For surfaces, which were scored with ICDAS II code 0—“sound”—a SOPROLIFE daylight average score of () was given. For precavitated lesions—ICDAS II code 1 and 2—a SOPROLIFE daylight average score of and , respectively, was given.
More severe caries lesions (cavitated) received significant higher scores. An ICDAS II score 3—first visible breakdown of enamel—received a SOPROLIFE daylight score and a carious lesion with visible dentin exposure was scored with an average SOPROLIFE daylight score. The one-way ANOVA test with Newman-Keuls multiple comparison test revealed that all mean SOPROLIFE daylight scores for ICDAS 0, 1, 2, 3, and 5 were statistically significant different from each other with a value of . The average SOPROLIFE daylight score for ICDAS II score 4 () was not significantly different from the average for ICDAS score 3 but still significantly different from the average given for ICDAS II score 5 ().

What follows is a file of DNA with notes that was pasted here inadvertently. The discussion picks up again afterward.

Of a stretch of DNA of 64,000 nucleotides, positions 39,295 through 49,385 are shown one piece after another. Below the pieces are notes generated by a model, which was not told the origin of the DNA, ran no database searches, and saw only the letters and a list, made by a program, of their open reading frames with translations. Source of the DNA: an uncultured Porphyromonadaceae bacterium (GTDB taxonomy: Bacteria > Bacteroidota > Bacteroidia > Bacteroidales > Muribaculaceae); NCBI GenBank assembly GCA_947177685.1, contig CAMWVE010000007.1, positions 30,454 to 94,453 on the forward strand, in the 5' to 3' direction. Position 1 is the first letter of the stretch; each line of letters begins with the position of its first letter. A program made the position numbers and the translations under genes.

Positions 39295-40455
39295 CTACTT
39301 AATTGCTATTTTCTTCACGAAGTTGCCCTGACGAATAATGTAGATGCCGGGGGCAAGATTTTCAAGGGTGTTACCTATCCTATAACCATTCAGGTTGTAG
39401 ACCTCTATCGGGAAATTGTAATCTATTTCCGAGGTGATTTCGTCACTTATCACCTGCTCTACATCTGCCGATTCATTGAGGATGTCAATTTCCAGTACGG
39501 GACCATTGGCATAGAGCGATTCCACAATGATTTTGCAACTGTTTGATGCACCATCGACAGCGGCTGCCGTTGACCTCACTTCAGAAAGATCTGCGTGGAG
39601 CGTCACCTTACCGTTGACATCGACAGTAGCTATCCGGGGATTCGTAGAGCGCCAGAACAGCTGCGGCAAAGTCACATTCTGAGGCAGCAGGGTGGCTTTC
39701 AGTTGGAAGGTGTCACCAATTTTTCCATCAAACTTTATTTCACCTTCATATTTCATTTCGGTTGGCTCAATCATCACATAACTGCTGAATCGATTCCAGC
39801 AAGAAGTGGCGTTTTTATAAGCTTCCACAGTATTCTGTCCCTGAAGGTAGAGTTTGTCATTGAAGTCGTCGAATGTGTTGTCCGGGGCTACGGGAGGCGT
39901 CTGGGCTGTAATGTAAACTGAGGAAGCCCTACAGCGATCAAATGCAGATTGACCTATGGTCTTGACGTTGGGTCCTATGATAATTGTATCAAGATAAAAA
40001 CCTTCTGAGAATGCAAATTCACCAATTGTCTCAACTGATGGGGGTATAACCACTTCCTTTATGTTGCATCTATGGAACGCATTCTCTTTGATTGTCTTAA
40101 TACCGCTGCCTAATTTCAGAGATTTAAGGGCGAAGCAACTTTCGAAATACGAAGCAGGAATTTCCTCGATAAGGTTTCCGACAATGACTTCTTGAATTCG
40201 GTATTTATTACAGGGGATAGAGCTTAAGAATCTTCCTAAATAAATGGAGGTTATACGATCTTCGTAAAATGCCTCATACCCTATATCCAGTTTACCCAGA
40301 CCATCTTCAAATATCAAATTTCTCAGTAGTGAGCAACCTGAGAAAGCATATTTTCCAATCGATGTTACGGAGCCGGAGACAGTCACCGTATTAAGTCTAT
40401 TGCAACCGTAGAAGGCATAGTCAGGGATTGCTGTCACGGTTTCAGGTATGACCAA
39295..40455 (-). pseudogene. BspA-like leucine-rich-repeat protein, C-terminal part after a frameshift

Relationship between ICDAS II and SOPROLIFE blue fluorescence scores
Figure 22 demonstrates the different ICDAS II scores and the corresponding distribution of the assigned SOPROLIFE blue fluorescence scores. The distribution patterns are very close to the above-described patterns for the average SOPROLIFE daylight scores. The average SOPROLIFE blue fluorescence scores differed minimally or not at all from the SOPROLIFE daylight average scores for the different ICDAS II score groups.
An ICDAS II score 0 received an average SOPROLIFE blue fluorescence score of ()—slightly lower than the SOPROLIFE daylight score (lower by 0.13). For precavitated lesions—ICDAS II score 1 and 2—the SOPROLIFE blue fluorescence scores of and , respectively, were given. The average SOPROLIFE blue fluorescence score for ICDAS II score 3 lesions was . Caries lesions with visible dentin exposure (ICDAS II score 5) were scored with an average score. Again, the one-way ANOVA test with Newman-Keuls Multiple Comparison Test revealed that all mean SOPROLIFE blue fluorescence scores for ICDAS 0, 1, 2, 3, and 5 were statistically significant different from each other with a value of .